13. 13. Ferns Characteristics Conditions Habitat Native to Wildlife NotesAdiantum Height: 1-2’ Light: moist woods, rocky Region:M P C grows in clumps; delicatepedatum shaded habitats texture; herbal uses Fruit: Moisture: M States: DC MDnorthern Soil pH: 4.5-6.5 NY PA VAmaidenhair fern WV Soil type: L S O UWI MCAsplenium Height: 0.5-1.5’ Light: banks, open woods Region:M P C easily transplanted; onlyplatyneuron and thickets, moderate care needed; Fruit:May-Sep Moisture: M slopes, rocky States: DC MD evergreen ledges, swampsebony spleenwort Soil pH: 4.5-7 NY VA Soil type: C L S WV RHWAthyrium Height: 1-3’ Light: woods, banks, Region:M P C varieties occur throughoutfilix-femina wooded hillsides, region; in MD, VA can also Fruit: Moisture: M W sandy bogs States: DC DE use subspecies asplenioides (southern lady fern)northern lady fern Soil pH: NY Soil type: L S WV UWI KJSBotrychium Height: 1-2’ Light: rich, woods Region:M P Cvirginianum Fruit: Moisture: D M States: DC DE MDrattlesnake fern Soil pH: 5.6-6.9 NY VA Soil type: L O WV RHWDennstaedtia Height: 1-3’ Light: open woods and Region:M P C can spread over large areaspunctilobula fields of open understory or pasture Fruit:Jul-Oct Moisture: D M States: DC MDhay-scented fern Soil pH: NY VA Soil type: L WV UWI RWFDryopteris Height: 1-2.5’ Light: low woods, thickets, Region:M P forms colonies; semi-carthusiana swamps, rich evergreen(D. spinulosa) Fruit:Jun-Aug Moisture: M W woods, rocky slopes States: DC DE MDtoothed or Soil pH: 5-6 NY PA VAspinulose woodfern WV Soil type: L O UWI RWFDryopteris cristata Height: 1.5-2.5’ Light: shallow emergent Region:M P C small rosette fronds marshes, shrub Fruit:Jun-Sep Moisture: M W swamps, wooded States: DC DE MD swamps, opencrested wood or Soil pH: 3.5-6.5 NY PA VA shrubby wetlandsshield fern, narrow WV Soil type: C L UWI RWFswamp fernDryopteris Height: 2.5’ Light: rich, moist to dry Region:M P C clump-former; not common onintermedia woods coastal plain; hybridizes with Fruit: Moisture: D M W States: DC DE eight speciesevergreen wood- Soil pH: NY PA VAfern WV Soil type: L O UWI EJJ 11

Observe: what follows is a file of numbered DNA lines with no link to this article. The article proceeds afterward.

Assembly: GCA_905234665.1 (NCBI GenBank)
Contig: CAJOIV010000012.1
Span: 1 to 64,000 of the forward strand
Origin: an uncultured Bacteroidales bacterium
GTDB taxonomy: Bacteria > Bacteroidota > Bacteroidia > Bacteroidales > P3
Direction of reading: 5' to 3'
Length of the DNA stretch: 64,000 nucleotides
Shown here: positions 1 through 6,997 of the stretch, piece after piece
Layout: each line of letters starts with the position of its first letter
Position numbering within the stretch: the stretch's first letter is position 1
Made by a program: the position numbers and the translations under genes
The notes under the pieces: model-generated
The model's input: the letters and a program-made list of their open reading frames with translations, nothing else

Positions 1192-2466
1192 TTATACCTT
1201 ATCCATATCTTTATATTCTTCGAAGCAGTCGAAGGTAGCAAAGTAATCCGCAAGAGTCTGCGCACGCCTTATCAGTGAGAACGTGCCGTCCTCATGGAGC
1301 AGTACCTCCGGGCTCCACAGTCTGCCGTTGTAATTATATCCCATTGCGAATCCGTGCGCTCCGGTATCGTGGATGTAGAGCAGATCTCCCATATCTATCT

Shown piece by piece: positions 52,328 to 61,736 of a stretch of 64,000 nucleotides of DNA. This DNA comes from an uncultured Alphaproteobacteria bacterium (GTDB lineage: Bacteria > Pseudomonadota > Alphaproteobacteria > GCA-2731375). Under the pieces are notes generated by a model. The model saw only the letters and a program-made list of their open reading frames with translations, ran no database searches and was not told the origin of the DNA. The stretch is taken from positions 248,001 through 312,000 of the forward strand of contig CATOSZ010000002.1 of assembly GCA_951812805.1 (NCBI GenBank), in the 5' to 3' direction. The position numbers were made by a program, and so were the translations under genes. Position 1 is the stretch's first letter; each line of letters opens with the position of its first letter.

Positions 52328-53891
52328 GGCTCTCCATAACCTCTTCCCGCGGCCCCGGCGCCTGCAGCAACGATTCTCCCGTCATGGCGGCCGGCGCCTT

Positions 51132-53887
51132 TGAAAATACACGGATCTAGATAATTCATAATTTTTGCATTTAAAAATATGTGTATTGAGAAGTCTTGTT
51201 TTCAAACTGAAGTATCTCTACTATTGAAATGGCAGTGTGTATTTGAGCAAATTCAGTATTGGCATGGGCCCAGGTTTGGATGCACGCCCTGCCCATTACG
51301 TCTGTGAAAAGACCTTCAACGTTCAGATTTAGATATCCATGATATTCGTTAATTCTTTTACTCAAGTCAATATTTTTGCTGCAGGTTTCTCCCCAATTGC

14. 14. Ferns Characteristics Conditions Habitat Native to Wildlife NotesDryopteris Height: 1-3’ Light: moist woods, Region:M P C clump-former; attractive;marginalis clearings easily transplanted Fruit:Jun-Oct Moisture: D M States: DC DE MDmarginal or Soil pH: NY PA VAevergreen shield WV Soil type: C L Sfern, evergreen UWI RWFwood fernOnoclea sensibilis Height: 1-3.5’ Light: fresh tidal and Region:M P C spreads in wet areas; fertile nontidal marshes, fronds dark brown, erect Fruit:Jun-Oct Moisture: M W meadows, swamps, States: DC DE MD woodssensitive fern Soil pH: NY PA VA Soil type: C L S WV UWI KJSOsmunda Height: 2-5’ Light: woods, marshes, Region:M P C tolerates drought; fertilecinnamomea swamps, bogs, fronds reddish brown, wooly Fruit:Apr-May Moisture: M W streamsides States: DC DE MDcinnamon fern Soil pH: 4.5-7 NY PA VA RHW, UWI TK Soil type: C L WVOsmunda Height: 1-4’ Light: fields, forest and Region:M P grows in clumpsclaytoniana swamp edges Fruit: Moisture: M States: DC DE MDinterrupted fern Soil pH: 4-6 PA VA Soil type: C L WV UWI EJJOsmunda regalis Height: 1.5-6’ Light: fresh tidal and Region:M P C tolerates full sun if moist; nontidal marshes tolerates drought; tolerates Fruit:Apr-Jun Moisture: M W and swamps, States: DC DE MD irregular, seasonal or woods, irregularly, permanent saturation; onlyroyal fern Soil pH: 4-6 NY PA VA tolerates flooding for a few seasonally, or Soil type: C L S permanently WV days saturated (up to UWI EJJ 100% of growing season)Polystichum Height: 0.5-2’ Light: woods, thickets, Region:M P C grows in clumps; easily grownacrostichoides rocky slopes in rock gardens and shaded Fruit:Jun-Oct Moisture: M States: DC DE MD places; impartial to soil typeChristmas fern Soil pH: 4.5-7 NY PA VA WV USFWS BES Soil type: L SPteridium Height: 1.5-6’ Light: dry pine woods, Region:M P C forms large colonies; host for swamps, marshes, several ant types Fruit: Moisture: D M W fields, waste places States: DC DE MDbracken fern Soil pH: NY PA VA Soil type: C L S WV CM NRCSThelypteris Height: 1-2.5’ Light: forested wetlands, Region:M P C tolerates drought; easilynoveboracensis dry to damp woods, transplanted; forms large Fruit:Jun-Sep Moisture: M W thickets States: DC DE MD colonies; spreads easilyNew York fern Soil pH: 4-7 NY VA WV USFWS BES Soil type: C L S12